POM. We talked before about expectations. Do you think the form of mass action which is now taking place, or is being put in place, will once again raise expectations among 'the masses', that power is about to be transferred and they are about to come into their own?

ZDB. Well I suspect that the masses are a bit wiser than their political leaders assume. But certainly I go to things like the Boipatong funeral and I listen to the Jay Naidoos of the world and other mob orators, the Chris Hanis, even Cyril Ramaphosa when he's wound himself up, and they are all saying we will throw this man De Klerk out, we will drive him out. If he will not go voluntarily we will take to the streets and we will force him out. But none of those things can happen. So yes, there may be some disappointment but on the other hand not just in this country but elsewhere in Africa I think there's been quite a lot of evidence that the black masses have a healthy cynicism about the chance that life's going to get better for them. They don't actually believe that it's ever going to but they like an outing. They like to go toyi-toying down the street and whether they're doing it behind a coffin or behind a banner doesn't make all that difference.

POM. On that wisely optimistic note, do you expect negotiations to get back on track pretty soon or is there going to be this extended period of confrontation?

ZDB. I believe that negotiations in one form or another will be resumed within, I would say, three months, that sort of period. Whether we go back to CODESA in the form in which we have known it I'm not sure. As we began this interview by saying, CODESA has been cumbersome and expensive and perhaps more importantly when CODESA began the bulk of the delegations there revealed some independence. They thought for themselves and they took lines. As time went on they all ganged up behind either the Nats or the ANC so much so that the journalists observing published their teams and there were nine people on the Nat side and nine people on the ANC side and there was the DP by itself, the only independent. If that is so or to the extent that it's so, why is it necessary to have 100 people around a table when half a dozen will do?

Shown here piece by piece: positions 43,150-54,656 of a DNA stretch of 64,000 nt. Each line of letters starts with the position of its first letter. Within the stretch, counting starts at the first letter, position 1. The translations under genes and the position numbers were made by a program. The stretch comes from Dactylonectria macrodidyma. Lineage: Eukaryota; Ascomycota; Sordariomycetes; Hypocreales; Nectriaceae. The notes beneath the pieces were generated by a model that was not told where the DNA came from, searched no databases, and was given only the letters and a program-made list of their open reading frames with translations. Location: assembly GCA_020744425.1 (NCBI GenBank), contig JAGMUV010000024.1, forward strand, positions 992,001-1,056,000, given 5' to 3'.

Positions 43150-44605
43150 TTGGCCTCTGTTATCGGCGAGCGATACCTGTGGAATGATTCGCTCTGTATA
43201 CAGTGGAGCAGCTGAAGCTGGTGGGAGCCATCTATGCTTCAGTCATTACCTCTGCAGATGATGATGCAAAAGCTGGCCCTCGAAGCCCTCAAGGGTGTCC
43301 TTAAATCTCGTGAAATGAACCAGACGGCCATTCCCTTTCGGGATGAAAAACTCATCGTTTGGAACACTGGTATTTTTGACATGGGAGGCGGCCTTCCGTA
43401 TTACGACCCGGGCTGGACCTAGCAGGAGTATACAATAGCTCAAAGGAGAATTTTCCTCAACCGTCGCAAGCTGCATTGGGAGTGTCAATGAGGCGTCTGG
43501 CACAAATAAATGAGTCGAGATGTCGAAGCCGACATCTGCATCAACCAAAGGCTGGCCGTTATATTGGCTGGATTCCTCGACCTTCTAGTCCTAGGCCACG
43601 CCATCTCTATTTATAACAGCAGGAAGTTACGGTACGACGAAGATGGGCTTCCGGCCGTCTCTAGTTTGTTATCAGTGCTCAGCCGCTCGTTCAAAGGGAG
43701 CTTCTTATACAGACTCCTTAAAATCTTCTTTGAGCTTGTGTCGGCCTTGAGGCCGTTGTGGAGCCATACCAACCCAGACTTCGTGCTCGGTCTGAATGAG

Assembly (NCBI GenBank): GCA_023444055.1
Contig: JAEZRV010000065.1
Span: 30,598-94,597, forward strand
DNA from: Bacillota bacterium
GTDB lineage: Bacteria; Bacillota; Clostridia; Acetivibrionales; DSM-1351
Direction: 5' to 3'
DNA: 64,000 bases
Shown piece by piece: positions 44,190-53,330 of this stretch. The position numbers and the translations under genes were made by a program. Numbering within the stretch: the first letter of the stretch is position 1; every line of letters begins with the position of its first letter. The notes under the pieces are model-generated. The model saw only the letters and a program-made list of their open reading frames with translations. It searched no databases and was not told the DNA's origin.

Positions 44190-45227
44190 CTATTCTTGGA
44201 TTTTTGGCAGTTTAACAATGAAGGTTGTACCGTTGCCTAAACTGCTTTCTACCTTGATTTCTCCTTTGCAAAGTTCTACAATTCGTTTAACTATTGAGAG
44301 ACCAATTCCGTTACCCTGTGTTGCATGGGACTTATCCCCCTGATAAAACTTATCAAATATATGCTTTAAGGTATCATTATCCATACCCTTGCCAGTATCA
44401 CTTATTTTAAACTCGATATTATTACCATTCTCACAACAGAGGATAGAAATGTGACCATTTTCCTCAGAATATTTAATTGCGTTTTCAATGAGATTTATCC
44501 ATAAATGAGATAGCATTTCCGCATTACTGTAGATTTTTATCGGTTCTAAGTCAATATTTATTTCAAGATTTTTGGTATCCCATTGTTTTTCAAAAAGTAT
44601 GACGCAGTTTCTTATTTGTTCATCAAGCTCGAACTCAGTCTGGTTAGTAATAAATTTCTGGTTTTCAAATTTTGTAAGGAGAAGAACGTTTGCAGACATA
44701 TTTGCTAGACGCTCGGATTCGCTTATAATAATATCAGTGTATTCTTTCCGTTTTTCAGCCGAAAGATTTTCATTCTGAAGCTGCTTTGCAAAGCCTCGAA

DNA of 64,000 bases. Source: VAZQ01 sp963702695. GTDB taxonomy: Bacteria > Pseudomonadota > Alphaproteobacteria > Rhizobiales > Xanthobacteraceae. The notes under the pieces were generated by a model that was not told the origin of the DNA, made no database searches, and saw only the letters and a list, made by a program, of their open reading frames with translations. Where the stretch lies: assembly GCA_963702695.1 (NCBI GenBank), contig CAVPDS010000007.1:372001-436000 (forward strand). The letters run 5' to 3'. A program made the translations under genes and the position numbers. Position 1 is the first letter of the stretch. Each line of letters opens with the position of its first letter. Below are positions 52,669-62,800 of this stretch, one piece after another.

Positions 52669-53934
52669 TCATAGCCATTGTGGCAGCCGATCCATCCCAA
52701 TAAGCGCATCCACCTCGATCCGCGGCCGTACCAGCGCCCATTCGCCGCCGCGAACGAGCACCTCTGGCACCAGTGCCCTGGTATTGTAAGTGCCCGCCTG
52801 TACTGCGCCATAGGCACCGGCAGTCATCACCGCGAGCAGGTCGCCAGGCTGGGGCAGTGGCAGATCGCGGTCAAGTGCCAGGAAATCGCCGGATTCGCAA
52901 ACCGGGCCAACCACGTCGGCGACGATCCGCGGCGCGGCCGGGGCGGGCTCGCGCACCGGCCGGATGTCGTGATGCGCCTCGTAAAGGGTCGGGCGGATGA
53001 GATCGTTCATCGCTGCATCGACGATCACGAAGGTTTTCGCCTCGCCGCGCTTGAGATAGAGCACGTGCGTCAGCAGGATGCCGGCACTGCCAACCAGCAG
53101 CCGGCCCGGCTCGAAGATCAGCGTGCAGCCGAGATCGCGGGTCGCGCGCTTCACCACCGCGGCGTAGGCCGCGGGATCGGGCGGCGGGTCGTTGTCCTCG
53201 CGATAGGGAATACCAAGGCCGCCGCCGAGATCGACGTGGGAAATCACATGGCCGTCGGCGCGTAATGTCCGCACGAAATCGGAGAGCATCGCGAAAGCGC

POM. OK, thanks once again. Hope the cold gets better quick.

PAT. One thing I did want to ask you, how do you read De Klerk's acceptance in the international community, the part of the international community closer to the ANC, Moscow, Nairobi, and how do you read that in terms of this idea that the ANC has of the international community in some respects is going to be able to come to their rescue?

ZDB. I think that the dramatic change that has occurred is exactly that. The ANC was completely dominant over the SA government in the field of international diplomacy as of three years ago. Really the government didn't get a look in except perhaps with Margaret Thatcher. I think that the collapse of communism changed that by itself because there was no longer a cold war, there were no longer non-aligned nations, there was no longer a playing off of the one against the other, all of which games the ANC were very good at. And certainly there was no solid communist bloc to give it unflinching, unwavering support.

. But also what De Klerk did here was damn dramatic because things aren't going so well for him now we tend to forget this, but he did tremendous things and that got him an entrée into the chancellories of the West, indeed of the world, and he's gone round and he's talked to these people and he is personally an impressive chap, at least up to a point. And I don't think that the western nations anyway are any longer prepared to be just bullied into taking the ANC's side against De Klerk. Last night's resolution is a very careful exercise in total neutrality between the two and you have to see that against the basis that three years ago the Security Council would never have given the SA government the time of day let alone Gqozo, Mangope and these deadbeats who Pik paraded there, and he got away with it.

PAT. Chissano was in Washington two weeks ago saying he had a lot of time for De Klerk, that De Klerk was a friend of Mozambique.

ZDB. Well I think there's some truth in that although in solid terms De Klerk's done precious little. You remember De Klerk's predecessor, PW Botha, had an exercise with Mozambique, a thing called the Nkomati Accord. I had to go and sit in the hottest summer, in a suit and a collar and tie for about five hours to watch Botha and Samora Machel signing that Accord. I was then Chairman of a construction company so I went to my chief shareholder and said, "Now you get the money from the government and I'll rebuild all the roads in Mozambique". And he laughed.

POM. To take Patricia's and your own point one step further